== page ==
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June 10 Bonding Vote Likely; Full-year Plan Hit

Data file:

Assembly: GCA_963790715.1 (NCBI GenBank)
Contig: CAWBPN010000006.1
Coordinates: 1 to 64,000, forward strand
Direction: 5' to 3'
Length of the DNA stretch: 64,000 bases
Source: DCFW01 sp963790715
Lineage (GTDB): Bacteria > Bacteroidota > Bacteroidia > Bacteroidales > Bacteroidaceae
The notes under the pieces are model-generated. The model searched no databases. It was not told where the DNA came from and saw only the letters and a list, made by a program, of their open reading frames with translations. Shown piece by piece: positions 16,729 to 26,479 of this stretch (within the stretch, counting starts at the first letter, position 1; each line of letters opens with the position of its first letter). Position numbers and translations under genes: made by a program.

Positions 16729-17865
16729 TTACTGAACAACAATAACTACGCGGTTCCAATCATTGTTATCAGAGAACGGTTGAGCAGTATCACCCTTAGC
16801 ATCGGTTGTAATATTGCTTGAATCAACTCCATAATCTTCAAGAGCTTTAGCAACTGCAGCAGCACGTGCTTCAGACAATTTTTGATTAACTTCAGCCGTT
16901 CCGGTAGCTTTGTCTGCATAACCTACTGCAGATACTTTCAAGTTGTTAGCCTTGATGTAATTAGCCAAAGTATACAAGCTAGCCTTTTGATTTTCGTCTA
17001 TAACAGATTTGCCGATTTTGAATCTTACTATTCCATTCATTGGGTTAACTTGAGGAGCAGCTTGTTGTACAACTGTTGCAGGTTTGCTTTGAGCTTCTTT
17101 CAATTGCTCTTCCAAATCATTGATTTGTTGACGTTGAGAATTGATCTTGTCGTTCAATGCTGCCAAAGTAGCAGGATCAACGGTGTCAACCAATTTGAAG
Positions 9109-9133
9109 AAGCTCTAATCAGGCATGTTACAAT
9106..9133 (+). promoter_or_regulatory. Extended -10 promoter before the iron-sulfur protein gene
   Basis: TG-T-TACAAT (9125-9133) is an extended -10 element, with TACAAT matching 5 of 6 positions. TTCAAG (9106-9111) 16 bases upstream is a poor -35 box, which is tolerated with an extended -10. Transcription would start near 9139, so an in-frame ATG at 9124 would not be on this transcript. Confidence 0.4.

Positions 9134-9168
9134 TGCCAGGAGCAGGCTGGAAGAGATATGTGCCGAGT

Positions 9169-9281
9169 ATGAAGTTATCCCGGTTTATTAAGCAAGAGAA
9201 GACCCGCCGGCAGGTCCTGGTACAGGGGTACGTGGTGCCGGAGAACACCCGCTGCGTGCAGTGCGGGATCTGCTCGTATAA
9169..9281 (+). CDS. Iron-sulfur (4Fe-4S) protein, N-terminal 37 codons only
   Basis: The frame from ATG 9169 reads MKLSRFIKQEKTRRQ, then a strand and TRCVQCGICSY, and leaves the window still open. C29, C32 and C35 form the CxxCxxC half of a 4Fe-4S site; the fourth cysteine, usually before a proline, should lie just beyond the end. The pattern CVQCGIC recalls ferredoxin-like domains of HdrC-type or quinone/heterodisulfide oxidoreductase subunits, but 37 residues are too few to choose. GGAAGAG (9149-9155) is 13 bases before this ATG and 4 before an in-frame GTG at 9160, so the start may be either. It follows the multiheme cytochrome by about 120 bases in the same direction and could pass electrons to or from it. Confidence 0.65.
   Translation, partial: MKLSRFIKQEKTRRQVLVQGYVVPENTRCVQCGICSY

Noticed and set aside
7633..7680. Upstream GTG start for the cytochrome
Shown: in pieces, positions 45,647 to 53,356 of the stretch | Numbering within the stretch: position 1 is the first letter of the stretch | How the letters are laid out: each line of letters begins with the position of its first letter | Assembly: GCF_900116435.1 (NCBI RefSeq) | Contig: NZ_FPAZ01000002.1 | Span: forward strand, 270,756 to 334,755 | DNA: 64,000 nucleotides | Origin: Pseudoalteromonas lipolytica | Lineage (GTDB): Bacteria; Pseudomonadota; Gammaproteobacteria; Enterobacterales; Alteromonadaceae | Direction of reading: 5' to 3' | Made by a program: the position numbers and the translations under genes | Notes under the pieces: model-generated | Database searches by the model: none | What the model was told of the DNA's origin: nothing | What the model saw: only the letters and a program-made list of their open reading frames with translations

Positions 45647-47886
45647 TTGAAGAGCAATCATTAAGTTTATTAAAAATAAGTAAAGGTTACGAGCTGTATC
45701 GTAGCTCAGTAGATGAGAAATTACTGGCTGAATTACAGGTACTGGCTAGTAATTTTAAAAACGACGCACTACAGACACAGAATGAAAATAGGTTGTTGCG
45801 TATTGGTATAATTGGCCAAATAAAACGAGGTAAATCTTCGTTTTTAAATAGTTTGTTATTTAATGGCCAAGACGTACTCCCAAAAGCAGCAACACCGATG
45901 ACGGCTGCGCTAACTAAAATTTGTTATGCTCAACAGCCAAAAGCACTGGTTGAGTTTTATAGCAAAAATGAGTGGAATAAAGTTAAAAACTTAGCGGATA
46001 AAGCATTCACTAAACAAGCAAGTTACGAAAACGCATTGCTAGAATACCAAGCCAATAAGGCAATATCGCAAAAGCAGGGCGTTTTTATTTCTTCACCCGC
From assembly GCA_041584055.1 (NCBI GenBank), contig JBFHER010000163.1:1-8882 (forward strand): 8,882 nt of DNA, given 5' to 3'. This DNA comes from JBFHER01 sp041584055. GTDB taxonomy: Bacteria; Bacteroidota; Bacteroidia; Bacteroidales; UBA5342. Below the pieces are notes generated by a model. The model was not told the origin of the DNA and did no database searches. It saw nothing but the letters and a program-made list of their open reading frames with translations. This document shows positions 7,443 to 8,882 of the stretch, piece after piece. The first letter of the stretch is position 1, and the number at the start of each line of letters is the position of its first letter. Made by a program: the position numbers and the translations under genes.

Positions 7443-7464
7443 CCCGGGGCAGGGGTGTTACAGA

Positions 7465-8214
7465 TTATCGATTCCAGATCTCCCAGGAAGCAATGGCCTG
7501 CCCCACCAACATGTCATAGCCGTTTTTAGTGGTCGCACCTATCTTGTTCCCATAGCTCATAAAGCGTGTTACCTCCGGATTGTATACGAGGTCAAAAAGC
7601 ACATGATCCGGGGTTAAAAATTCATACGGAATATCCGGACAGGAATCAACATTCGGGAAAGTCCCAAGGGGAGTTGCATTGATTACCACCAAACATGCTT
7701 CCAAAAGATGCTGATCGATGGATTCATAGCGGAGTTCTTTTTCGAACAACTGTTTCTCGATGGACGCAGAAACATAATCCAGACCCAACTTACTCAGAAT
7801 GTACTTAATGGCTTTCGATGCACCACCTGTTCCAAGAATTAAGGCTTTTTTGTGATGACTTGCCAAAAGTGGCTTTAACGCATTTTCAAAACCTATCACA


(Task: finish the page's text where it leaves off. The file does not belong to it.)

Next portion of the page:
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Supt. W. Scott Westerman Jr. will formally rscommend next week that the year - around school idea be dropped and that a three-part bonding proposal be placed on the June 10 school ballot. Westerman told the Board of Education yesterday during an afternoon briefing session that his recommendation is the result of community reaction to the year-around proposal and an administrative study of the plan. According to a postcard survey of Ann Arbor School trict voters, 65 per cent of those who responded said they would "not be willing to make the adjustments which might be required to implement yeararound schooling . . .". Twenty-seven per cent said they would be willing to make the adjustments. The survey was conducted in mid-March. All families with children in the public schools - 12,424 of them- were polled, while a sample of one-sixth of families without children were also survey ed- 2,763 of them. Approximately 4,0000 of the 15,000 families polled returned their post cards- 26 per cent. Other results of the survey indicated that 3,604 of the 4,000plus respondents had read a series of articles on year-around schools published in The Ann Arbor News in early March. Only 541 of the 4,046 respondents said they had attended one or more of the four special informational meetings held on the subject. A list of comments from the respondents were attached to the results of the survey. The great majority indicated staunch opposition to yeararound schooling, with comments such as: "I will movej first." "No, 1,000 (times) no, no,t no." "Absolutely no! Of all the stupid recommendations ! " Supt. Westerman also reported that an administrative study of the year-around idea, which will be presented to the trustees next week, "concludes that effective educational programming is jeopardized and that economies are not assured." The superintendent added that the "vacation question is a crucial question." (Under the quarterly year - around plan, children would take staggered vacations, either in the spring, summer, winter or fall). "I don't think this community will support a plan that doesn't guarantee f a m i I y unity," Westerman said, "and I wouldn't want to recommend one." Westerman added that other types of changes and innovations in the school calendar could possibly be made, in his opinión, which might benefit the school district. Trustee William C. Godfrey took issue with the interpretation of the voting statistics, saying that the results of a large first mailing (to families with school children) should not be combined with the results of a much smaller second mailing to families without children. Trustee Joseph R. Julin added his comments, sayjng "I see no reason to further seriously consider the year - around ' school plari as submitted." Trustee Godfrey suggested on Feb. 14 a bonding election be scrapped and a quarterly plan of year-around schooling be instituted instead. Two weeks before, on Jan. 31, Westerman had proposed a three - part bond issue totaling $8.5 million. AccordiDg to this proposal, the three portions of the bond issue would appear separately on the ballot, and they could be approved or rejected separately. The three categories Westerman suggested were school buildings, classroom additions and renovations; service and administration facilities, and library additions.


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